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\noindent Prof. Spencer
\\ December 16, 2013
\begin{center}{\bf FUNDAMENTAL ALGORITHMS \\ FINAL EXAM A} \end{center}
\begin{quote}
Deep in the human consciousness is a pervasive need for a logical
universe that makes sense. But the real universe is always one step
beyond logic.
\\ -- from {\em Dune} by Frank Herbert
\end{quote}
\noindent Do all problems. Maximal Score: $190$
\\ No notes, book, calculators.
\\ {\tt Note:} (-) indicates an easier problem; (*) indicates a more challenging problem.
\ben
\item (10) When $A$ is a array with heapsize fifty million and
{\tt MAX-HEAPIFY(A,300)}
is called. What is the maximum number of exchanges that can take place.
What is the minimal number of exchanges that can take place.
\item (20) Consider {\tt COUNTING-SORT} on an array $A$
of length $n=1000$ with $k=2$. (That is, all values
are zero, one or two.) Let $C[0\cdots 2]$ be the
auxilliary array of {\tt COUNTING-SORT} and assume it
is all zeroes at the beginning.
Now {\em assume} that the array $A$ consists
of $253$ zeroes, $507$ ones and $240$ twos.
\ben
\item (5) Give the values of the array $C$ after the first
phase of {\tt COUNTING-SORT}. (Note: We do not count
setting $C$ to all zeroes as a phase.)
\item (5) Give the values of the array $C$ after the second
phase of {\tt COUNTING-SORT}.
\item (10) Give the values of the array $C$ at the end of
{\tt COUNTING-SORT}.
\een
You {\em must} give (short) reasons for your answers!
\item (20) Let $A[1\cdots M]$ be an array of distinct real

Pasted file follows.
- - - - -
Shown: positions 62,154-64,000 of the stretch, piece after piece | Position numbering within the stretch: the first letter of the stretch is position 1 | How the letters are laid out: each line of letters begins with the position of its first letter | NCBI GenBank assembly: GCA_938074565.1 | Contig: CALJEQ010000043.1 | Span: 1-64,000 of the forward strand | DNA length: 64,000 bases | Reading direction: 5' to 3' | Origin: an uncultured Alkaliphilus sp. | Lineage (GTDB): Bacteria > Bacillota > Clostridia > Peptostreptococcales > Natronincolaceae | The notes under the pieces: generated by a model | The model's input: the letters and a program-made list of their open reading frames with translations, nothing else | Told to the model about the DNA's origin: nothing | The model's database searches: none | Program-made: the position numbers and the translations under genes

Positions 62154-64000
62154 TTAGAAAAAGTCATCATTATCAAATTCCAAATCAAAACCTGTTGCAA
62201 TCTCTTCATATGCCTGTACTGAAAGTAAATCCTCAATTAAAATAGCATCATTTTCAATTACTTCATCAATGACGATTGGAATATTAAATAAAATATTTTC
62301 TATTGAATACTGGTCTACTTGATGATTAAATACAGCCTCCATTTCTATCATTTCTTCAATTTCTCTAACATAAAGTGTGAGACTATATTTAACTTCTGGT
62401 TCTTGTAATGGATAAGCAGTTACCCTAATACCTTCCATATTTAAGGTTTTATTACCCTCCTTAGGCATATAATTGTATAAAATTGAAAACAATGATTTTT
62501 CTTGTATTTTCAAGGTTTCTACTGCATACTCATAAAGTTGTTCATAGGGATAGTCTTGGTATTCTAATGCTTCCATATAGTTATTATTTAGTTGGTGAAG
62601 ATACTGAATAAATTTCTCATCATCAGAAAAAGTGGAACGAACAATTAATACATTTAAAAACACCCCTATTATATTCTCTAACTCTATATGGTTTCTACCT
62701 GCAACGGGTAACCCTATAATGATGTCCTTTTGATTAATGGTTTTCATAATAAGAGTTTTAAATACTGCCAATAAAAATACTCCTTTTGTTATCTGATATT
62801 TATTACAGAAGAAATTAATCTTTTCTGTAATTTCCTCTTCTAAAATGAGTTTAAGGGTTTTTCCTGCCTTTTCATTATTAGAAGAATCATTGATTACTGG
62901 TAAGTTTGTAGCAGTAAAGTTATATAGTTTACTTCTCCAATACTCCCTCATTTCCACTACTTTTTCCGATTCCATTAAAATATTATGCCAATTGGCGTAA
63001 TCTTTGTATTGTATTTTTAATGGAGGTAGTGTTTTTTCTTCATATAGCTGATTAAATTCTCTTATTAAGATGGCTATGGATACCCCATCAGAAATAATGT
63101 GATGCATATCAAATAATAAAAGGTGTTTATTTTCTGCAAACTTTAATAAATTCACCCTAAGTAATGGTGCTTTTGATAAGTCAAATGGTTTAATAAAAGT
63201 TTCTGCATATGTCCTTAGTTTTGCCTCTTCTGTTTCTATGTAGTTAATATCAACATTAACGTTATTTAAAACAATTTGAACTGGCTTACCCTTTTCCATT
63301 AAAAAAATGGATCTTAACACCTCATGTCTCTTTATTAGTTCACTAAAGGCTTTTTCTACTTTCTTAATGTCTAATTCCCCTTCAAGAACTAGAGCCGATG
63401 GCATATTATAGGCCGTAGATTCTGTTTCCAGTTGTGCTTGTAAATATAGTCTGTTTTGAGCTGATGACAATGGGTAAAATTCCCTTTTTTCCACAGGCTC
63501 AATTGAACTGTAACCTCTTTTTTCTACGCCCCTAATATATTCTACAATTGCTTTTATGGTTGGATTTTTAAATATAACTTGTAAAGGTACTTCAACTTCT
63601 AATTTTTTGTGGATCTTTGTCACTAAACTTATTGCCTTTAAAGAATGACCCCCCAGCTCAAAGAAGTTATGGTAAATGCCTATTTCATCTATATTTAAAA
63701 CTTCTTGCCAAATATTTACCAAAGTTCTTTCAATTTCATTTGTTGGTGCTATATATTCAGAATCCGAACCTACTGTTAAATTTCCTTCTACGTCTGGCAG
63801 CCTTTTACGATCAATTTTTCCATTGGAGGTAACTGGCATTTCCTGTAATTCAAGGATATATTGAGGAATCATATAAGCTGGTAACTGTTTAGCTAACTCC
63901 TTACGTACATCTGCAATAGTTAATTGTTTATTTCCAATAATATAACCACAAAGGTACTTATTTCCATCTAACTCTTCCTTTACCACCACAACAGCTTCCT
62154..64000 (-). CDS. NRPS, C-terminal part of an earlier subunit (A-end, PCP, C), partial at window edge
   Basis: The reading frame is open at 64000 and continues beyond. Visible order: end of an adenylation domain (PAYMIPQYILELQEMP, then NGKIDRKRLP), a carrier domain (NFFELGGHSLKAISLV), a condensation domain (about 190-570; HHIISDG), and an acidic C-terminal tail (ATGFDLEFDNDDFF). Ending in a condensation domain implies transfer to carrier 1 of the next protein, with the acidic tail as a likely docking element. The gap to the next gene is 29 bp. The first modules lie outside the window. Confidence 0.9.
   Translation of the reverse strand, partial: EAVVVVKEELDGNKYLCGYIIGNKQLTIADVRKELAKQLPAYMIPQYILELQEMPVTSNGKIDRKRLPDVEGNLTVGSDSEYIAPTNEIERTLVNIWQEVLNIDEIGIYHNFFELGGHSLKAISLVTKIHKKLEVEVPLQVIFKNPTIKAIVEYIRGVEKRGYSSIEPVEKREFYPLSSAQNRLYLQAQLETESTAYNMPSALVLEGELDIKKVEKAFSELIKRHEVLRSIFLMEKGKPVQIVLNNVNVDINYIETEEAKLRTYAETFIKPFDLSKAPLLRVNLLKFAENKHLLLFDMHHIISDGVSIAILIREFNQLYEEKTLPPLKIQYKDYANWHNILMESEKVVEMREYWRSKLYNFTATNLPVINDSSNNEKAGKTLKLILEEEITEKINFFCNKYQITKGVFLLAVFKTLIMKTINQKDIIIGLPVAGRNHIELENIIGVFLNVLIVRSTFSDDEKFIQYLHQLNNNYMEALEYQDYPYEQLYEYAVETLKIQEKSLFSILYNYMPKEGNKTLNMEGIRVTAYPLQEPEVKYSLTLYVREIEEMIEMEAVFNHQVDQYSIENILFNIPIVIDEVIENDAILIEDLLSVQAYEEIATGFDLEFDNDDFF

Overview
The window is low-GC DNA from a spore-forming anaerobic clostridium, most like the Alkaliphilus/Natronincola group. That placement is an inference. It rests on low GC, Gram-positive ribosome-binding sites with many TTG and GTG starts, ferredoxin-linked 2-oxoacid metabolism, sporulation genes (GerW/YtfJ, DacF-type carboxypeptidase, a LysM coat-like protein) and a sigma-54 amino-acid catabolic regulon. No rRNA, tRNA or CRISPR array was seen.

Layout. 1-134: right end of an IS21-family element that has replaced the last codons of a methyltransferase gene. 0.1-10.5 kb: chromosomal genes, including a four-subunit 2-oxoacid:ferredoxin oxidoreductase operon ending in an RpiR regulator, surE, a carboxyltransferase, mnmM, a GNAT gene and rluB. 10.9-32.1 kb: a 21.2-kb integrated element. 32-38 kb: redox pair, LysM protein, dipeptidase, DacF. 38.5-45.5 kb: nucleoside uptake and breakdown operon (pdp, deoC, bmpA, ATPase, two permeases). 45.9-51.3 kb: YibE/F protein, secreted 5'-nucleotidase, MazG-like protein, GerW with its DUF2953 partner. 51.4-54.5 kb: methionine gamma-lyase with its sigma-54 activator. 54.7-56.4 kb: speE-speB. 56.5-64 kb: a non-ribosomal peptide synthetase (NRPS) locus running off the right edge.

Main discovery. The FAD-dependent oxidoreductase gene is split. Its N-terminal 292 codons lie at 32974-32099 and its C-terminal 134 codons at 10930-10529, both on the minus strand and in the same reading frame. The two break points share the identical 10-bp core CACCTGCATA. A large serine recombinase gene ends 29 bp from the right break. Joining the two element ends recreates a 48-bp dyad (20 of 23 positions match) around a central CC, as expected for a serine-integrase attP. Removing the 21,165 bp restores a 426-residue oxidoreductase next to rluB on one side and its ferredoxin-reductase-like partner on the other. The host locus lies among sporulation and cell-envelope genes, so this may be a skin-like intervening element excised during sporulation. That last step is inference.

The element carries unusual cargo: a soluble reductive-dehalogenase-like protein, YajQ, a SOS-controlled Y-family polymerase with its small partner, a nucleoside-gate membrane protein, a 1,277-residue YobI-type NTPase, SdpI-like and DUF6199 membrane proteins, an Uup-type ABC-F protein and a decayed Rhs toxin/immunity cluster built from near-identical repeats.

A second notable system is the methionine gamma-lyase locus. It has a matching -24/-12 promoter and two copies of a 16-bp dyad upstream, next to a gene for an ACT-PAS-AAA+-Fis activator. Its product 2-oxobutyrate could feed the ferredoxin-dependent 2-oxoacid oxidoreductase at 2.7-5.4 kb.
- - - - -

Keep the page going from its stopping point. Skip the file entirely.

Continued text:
numbers. For $1\leq I\leq M$ let $INC[I]$ denote
the length of the longest increasing subsequence of
the $A[J]$ that ends with $A[I]$. ({\tt Caution:} The subsequence must {\em use} $A[i]$.
For example, suppose $A$ starts $20,30,4,50, 10$. Now $INC[5]=2$ because of $4,10$ --
we do {\em not} count $20,30,50$.) {\em Assume} that the values $INC[1],\ldots, INC[M-1]$
have {\em already} been determined. \ben
\item (10) Write a procedure (pseudocode is fine) that will
efficiently calculate $INC[M]$.
\item (5) How long, as an asymptotic function of $M$, will your
procedure take? (Quick reason, please!)
\item (5) Illustrate your procedure with $M=5$ and the array
$20,30,4,50, 10$ with the already given values $INC[1]=INC[3]=1$, $INC[2]=2$, $INC[4]=3$.
\een
\item (15) Let $T$ be a binary search tree with height $h$. Assume $ROOT[T]$ is
given and $LEFT[x]$, $RIGHT[x]$, $key[x]$ are given for each node $x$.
{\em Assume} all $key[x]$ are distinct.
Give an efficient algorithm $MUMBAI[w]$ that will return {\em true} if
$key[x]=w$ for some $x$ and otherwise will return {\em false}.
How long does your algorithm take as a function of $h$?
\item (20) Let $G$ be a connected graph on vertex $V$. Assume each edge $e=\{x,y\}$
has a distinct positive weight $w(e)$. Let $S\subset V$ with $S\neq \emptyset$, $S\neq V$.
Let $e=\{x,y\}$ be that edge with $x\in S$, $y\not\in S$ of minimal weight.
Prove (yes, {\em prove!}) that $e$ must belong to the Minimal Spanning Tree.
\item (20)
In Depth-First Search each vertex $v$ gets a discovery time
$d[v]$ and a finishing time $f[v]$. Let $G$ be a graph and $v,w$
two distinct vertices for which $w\in Adj[v]$.
\ben
\item (10) Assume $d[v]< d[w]$. Argue that $f[w] < f[v]$.
\item (10) Now assume $G$ is a DAG and $d[w]< d[v]$. Argue that $f[w] < f[v]$.
\een
\item (15) Call a positive integer $n$ {\tt PAPER} if it has a prime factor $p$
of the form $p=4k+1$. Call $n$ {\tt ROCK} if it is not {\tt PAPER}.
\ben
\item (5) Show that {\tt PAPER} is in {\bf NP}.
\item (10)(*) Show that {\tt ROCK} is in {\bf NP}.
\een
\item (20) Define $G$ (an undirected graph) on
vertices $\{0,1,\ldots,10000\}$ as follows: Each $x\neq 0,10000$
is adjacent to $x-1$ and $x+1$; $0$ is adjacent to $1$ and $10000$;
$10000$ is adjacent to $0$ and $9999$. (That is, $G$ is a cycle
on $0\cdots 10000$.) Assume an adjacency list
representation, where the lists are in numerical order.
\ben
\item (10) Describe the behavior of $BFS(G,0)$. What will the
Breadth-First tree be? A good picture would be helpful!
\item (10) Describe the behavior of $DFS(G)$. What will the Depth-First
forest look like? A good picture would be helpful!
\een
\item (15)(*) You want to sort five elements $u,v,w,x,y$ using
seven paired comparisons. {\em Assume} that your question is
``Is $u